Robert Smithson: writings, sculptures, earthworks

Martin, Timothy Daniel. 1999. Robert Smithson: writings, sculptures, earthworks. Doctoral thesis, Goldsmiths, University of London [Thesis]

Text (Robert Smithson: writings, sculptures, earthworks.)
GOL_thesis_MartinT_1999.pdf - Accepted Version
Available under License Creative Commons Attribution Non-commercial No Derivatives.

Download (28MB) | Preview

Abstract or Description

The thesis examines the writings, sculptures and earthworks of the American artist Robert Smithson (1938 - 1973). Its aim is to reconstruct and analyse the major theoretical concerns that informed his practice. Various critical and theoretical aspects of his writings are examined in order to show how each was developed in relation to his reading. After demonstrating the relations between his library and his critical concerns, it then analyses the ways in which these concerns informed his artistic practice. These reconstructions and analyses also build up a broader picture of the ways in which Smithson's work changed in its underlying concerns over the course of his career.

The thesis traces Smithson's concerns over six different areas of intellectual enquiry. The first chapter is concerned with religion, and focuses on his early work of the period 1959-63. This includes a detailed reconstruction of the influence of Catholicism and the English Imagist movement on his conception of art and art history. The second chapter traces his sources and arguments as an art critic, specifically his use of Mannerism as an interpretative critical paradigm for Minimalism. It also examines his rejection of formalist criticism, showing how his differences with the critic Michael Fried were pursued using a form of deconstruction different from the methods of Jacques Derrida. The third chapter addresses his concern with philosophy, particularly his use of the dialectics of materialism / idealism and mind / matter. It then examines his understanding of phenomenology to show how his conception of the' Site / Non-site' provided an alternative philosophical basis to that of Conceptual art.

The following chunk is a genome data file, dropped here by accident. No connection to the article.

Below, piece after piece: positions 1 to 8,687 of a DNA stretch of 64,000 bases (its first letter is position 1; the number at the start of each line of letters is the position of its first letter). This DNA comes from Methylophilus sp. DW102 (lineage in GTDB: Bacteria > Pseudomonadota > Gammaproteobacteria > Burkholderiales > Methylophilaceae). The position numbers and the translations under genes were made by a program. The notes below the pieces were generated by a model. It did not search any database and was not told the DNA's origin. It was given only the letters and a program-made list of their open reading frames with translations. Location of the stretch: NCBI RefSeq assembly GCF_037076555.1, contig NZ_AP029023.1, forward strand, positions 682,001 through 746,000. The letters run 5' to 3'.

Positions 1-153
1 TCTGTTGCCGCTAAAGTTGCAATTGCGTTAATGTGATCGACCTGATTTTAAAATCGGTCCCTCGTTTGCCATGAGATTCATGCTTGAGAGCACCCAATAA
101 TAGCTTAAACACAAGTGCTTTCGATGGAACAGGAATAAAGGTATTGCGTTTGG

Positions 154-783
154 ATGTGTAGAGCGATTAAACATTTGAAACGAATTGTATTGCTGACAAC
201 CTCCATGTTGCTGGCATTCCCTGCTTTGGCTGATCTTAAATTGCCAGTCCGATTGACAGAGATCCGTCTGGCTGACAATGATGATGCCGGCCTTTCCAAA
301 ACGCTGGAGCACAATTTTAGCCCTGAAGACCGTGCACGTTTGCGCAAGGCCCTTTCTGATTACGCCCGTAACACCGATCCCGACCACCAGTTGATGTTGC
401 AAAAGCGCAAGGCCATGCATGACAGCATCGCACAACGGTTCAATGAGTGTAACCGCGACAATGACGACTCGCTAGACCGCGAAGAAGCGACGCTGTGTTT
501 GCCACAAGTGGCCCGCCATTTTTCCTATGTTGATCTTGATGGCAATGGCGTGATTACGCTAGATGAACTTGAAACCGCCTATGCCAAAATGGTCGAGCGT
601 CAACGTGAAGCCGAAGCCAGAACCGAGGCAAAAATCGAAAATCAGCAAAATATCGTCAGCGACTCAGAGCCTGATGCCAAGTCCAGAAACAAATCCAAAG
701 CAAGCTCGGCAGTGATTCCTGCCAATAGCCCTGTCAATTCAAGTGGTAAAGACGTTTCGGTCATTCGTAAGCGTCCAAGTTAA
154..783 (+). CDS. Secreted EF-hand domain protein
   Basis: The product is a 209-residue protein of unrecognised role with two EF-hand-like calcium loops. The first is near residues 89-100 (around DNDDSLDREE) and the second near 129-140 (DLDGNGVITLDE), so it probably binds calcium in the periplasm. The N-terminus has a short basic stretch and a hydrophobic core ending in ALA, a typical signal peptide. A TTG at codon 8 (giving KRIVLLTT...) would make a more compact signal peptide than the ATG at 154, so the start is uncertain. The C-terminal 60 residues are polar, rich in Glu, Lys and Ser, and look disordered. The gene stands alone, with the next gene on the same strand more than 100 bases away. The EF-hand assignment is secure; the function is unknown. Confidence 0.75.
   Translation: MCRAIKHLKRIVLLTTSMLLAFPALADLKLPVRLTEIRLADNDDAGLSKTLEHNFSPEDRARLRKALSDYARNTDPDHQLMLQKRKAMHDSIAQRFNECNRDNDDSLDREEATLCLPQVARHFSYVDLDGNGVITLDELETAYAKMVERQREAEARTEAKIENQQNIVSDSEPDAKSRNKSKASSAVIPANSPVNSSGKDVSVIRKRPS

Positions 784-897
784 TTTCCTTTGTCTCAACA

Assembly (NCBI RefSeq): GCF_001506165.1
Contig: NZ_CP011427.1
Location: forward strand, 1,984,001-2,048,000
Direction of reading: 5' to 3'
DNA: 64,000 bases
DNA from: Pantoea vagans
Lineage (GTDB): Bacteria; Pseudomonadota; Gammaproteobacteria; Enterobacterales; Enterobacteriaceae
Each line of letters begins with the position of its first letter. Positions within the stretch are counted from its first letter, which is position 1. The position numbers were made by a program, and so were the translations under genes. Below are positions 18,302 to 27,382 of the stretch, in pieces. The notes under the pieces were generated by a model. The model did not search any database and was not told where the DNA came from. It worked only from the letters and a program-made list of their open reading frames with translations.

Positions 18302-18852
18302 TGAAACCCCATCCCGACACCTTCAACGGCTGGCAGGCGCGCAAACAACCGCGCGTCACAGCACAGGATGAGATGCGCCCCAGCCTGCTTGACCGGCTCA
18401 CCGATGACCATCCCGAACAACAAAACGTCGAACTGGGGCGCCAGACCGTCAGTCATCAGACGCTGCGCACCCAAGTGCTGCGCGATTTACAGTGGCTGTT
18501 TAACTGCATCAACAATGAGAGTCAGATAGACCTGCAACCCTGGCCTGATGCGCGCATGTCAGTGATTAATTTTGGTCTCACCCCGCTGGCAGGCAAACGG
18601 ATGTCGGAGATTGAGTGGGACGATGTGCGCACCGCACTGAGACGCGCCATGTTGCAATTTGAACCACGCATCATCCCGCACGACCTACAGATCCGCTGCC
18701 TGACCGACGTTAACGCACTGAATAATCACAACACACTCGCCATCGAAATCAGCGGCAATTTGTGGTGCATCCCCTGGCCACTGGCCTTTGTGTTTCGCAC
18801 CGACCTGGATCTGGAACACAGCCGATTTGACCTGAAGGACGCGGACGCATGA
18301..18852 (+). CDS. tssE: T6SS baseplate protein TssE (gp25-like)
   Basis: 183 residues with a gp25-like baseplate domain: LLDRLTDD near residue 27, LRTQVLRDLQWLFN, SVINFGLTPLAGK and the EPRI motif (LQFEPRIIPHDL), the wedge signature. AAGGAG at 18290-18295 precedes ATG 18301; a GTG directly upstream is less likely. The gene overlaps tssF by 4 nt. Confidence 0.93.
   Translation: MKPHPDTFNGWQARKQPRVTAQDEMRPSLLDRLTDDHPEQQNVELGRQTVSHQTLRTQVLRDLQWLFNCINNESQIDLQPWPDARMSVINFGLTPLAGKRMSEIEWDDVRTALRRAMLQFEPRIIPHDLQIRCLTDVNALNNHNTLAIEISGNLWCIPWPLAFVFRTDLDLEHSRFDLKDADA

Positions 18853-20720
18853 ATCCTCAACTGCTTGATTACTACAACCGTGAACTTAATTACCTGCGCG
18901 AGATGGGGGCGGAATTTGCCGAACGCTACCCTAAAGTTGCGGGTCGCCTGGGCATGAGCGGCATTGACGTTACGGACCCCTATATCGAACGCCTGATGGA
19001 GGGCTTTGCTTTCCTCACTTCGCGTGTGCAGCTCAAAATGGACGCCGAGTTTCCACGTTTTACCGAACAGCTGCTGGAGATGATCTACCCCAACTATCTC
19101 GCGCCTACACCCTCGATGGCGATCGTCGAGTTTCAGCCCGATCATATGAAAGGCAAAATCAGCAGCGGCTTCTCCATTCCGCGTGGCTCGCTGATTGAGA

The fourth chapter concerns linguistics, showing how Smithson utilised the work of Wittgenstein, Carnap and communications theory in developing his own physicalist theory of language. It discusses how he adapted these analytic theories of language to suit his materialist and phenomenological concerns. The fifth area of concern to be traced is that of psychoanalysis. In order to analyse Smithson's psychoanalytic understanding of vision, an early sculpture is interpreted in terms of Jacques Lacan's theory of the mirror stage and the objet (petit) a. After discussing Smithson's reading in psychoanalytic theory, it is shown how this theory was played out in his conception of the earthwork sculpture Spiral Jetty. The sixth and final chapter traces his preoccupation with making a socially engaged earthwork art. An examination of his general political views leads to a discussion of how Smithson developed a politically oriented conception of earthwork art that drew eh1ensively on his understanding of psychoanalysis and structuralist anthropology. It is shown how he tried to develop a general theory for the arts in which they acted to mediate in social conflicts.

Item Type:

Thesis (Doctoral)

Identification Number (DOI):


writings, sculptures, earthwork, Robert Smithson



Item ID:


Date Deposited:

26 Jul 2023 13:55

Last Modified:

08 Aug 2023 15:18


View statistics for this item...

Edit Record Edit Record (login required)